The single currency went through a roller-coaster session on Friday, price initially traded calmly in Asia ahead of the much-awaited European stress-test reults at 16:00GMT, the pair fell just ahead of European opening on report that several of Spain's 18 savings banks had failed the stress test. Euro remained under pressure in Europe on news report that Moody's had placed Hungary's sovereign rating under review for downgrade. Hungary's PM Viktor Orban said on Thursday he would not renew a deal on an IMF safety net n would row back on a commitment to cut the budget deficit to EU-prescribed levels next year, price fell to 1.2860. However, euro then rallied briefly to 1.2966 after release of much stronger-than-expected German Ifo index. German business confidence in July had risen to 106.2 from 101.8 and Ifo said this was the largest increment since German reunification.
Euro later tumbled to an intra-day low of 1.2794 in New York morning after Bloomberg reported according to The Committee of European Banking Supervisors (CEBS), the stress tests took into account of the potential losses only on government bonds the banks trade instead of those they are holding to maturity, traders interpreted the tests lacked credibilty (not stringent enough) had ignored the potentailly large book losses on the majority of banks’ holdings of sovereign debts. However, the pair staged a strong reboound to 1.2909 after the release of stress-test results which showed only 7 (5 from Spain, 1 from Germany and 1 from Greece) of the total 91 banks had failed the tests under the most adverse condition. Pirce dropped again after these results but buying interest at 1.2908 lifted euro up in late NY session as investors digested European bank stress-test results and the firmness in U.S. major stock markets boosted risk appetite. The Dow rose by 102 points or 0.99% due to the solid margins from Verizon Communication Inc. and a dividend hike by GE Co. and closed the day at 10,425.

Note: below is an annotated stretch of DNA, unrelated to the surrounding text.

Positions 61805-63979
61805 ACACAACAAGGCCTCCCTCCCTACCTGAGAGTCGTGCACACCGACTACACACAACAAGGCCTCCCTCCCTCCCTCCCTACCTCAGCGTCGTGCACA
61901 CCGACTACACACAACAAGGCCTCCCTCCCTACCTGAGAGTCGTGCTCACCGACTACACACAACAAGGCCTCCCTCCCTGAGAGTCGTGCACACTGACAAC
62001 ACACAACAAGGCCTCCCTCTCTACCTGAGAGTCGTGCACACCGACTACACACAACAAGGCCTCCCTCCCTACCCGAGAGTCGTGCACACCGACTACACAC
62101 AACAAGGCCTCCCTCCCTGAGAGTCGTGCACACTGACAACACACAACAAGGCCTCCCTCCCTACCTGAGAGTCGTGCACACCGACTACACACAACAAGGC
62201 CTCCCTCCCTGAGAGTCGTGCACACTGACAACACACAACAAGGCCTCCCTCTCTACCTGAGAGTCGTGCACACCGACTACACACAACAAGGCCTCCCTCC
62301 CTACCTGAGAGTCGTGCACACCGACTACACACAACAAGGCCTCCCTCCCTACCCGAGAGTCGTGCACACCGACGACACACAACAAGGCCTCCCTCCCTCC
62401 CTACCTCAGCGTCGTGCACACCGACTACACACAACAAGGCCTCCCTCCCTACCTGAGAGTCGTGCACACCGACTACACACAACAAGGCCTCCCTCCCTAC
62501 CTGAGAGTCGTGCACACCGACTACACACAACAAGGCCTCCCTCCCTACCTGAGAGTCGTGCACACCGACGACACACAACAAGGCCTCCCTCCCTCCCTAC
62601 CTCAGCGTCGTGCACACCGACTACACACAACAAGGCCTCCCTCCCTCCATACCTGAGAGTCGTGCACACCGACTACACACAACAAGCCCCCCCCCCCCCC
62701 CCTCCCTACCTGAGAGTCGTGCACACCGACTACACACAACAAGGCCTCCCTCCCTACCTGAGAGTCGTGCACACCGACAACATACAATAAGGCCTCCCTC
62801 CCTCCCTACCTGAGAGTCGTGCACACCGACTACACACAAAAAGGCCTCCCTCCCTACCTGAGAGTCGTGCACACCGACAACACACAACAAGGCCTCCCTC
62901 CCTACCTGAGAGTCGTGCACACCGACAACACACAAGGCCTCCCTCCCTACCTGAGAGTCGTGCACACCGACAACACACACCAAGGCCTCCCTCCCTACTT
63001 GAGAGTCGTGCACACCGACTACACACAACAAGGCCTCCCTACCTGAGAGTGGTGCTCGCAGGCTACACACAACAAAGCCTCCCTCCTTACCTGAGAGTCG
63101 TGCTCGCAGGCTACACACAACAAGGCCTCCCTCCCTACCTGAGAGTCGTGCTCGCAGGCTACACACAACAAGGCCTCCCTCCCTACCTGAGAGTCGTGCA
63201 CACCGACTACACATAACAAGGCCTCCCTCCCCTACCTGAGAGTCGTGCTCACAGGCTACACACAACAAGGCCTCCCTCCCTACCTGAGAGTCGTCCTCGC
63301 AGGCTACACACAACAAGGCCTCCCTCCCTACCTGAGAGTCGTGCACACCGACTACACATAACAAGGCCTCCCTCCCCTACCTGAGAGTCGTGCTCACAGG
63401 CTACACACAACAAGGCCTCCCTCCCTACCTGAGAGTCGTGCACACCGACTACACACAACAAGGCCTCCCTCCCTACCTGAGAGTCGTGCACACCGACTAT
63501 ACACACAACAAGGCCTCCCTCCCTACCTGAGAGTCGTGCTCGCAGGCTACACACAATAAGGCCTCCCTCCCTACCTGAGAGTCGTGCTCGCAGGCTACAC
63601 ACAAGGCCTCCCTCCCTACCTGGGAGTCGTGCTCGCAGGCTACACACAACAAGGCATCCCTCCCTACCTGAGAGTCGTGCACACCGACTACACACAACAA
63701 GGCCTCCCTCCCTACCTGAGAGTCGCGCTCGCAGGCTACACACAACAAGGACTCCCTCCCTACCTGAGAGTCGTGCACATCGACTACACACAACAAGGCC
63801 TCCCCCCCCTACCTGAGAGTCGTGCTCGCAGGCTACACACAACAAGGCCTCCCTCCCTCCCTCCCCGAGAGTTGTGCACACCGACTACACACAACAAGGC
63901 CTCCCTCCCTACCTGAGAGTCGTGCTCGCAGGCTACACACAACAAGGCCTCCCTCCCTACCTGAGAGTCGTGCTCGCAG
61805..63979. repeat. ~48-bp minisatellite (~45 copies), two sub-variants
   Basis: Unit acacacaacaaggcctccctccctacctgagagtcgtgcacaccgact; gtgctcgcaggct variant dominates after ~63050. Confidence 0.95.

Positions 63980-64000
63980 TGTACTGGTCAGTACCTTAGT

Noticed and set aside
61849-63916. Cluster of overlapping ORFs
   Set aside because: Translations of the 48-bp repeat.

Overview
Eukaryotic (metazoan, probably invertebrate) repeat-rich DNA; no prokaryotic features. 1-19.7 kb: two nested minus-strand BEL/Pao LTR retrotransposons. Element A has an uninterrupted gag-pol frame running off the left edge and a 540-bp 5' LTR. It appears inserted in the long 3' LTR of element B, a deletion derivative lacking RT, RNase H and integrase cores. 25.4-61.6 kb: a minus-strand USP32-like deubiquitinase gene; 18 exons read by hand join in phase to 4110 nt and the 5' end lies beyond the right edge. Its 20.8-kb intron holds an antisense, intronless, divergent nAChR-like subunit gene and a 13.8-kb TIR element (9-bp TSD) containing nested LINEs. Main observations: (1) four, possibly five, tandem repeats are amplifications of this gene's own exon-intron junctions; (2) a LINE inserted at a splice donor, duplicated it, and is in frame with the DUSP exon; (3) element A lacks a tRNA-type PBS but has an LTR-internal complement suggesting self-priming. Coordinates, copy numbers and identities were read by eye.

Versus the Japanese yen, although the greenback initially dropped from 87.23 to an intra-day low of 86.73 in Asian morning on active sales by Japanese exporters following Thursday's strong rebound from 86.34, the pair ratcheted higher in Europe and later hit an intra-day high of 87.51 in NY mid-day, just shy of this week's top at 87.58 (Tuesday) on return of risk appetites due to firmness in U.S. equities. The greenback was also supported on earlier Reuters news which reported a Japan senior government official said yen's current levels seem to be too high. Keisuke Tsumura, a parliamentary secretary at the Cabinet Office, told reporters that they would watch how the currency levels would affect a pickup in business activity. He added 'we will closely watch how this will affect businesses and the economic recovery, which lacks support from domestic demand.'
Although the British pound traded narrowly with a firm undertone in Asia after Thursday's rally to 1.5296, cable then surged to an intra-day high of 1.5450 as the much stronger-than-expected U.K. GDP data prompted investors to buy sterling aggressively. U.K. Q2 GDP jumped by 1.1% q/q, the strongest growth in four years and much better than the estimate of 0.6% increase, compared to the previous reading of 0.3%. Cross buying in eur/gbp cross pair also supported cable as eur/gbp tumbled from 0.8451 to 0.8318 before rebounding. Later, although cable retreated to 1.5349 in tandem with euro in NY morning, the pound climbed back to 1.5440 before stabilising.
Key economic data to be released next week include :
Japan Export, Import, Trade balance (Japan), Australia PPI, U.S. Chicago Fed Nat Act. Index, New homes change, New home sales on Monday, Japan CSPI, Germany Import price index, Gfk index, U.K. CBI distribution trade, U.S. Consumer confidence, Midwest manufacturing on Tuesday, Australia CPI, Germany CPI prelim, HICP prelim, U.S. Durable goods, ex. Defense, ex. Transport, Fed releases Beige book on Wednesday, New Zealand RBNZ rate decision, Trade balance (nzd), Imports, Exports, Japan Retail sales, Germany Retail sales, Unemployment change, Unemployment rate, EU Economic sentiment, Consumer Confidence, U.S. Jobless claims, Canada PPI on Thursday, Japan Manufacturing PMI, Household spending, National CPI, Tokyo CPI, National CPI, Unemployment rate, Industrial prod'n, Construction orders, Housing starts, EU HICP flash Y/Y, Unemployment rate, Swiss KOF indicator, U.S. Personal consumption, PCE core, GDP annualised, GDP deflator, Chicago PMI, U. Michigan survey Final, Canada GDP on Friday.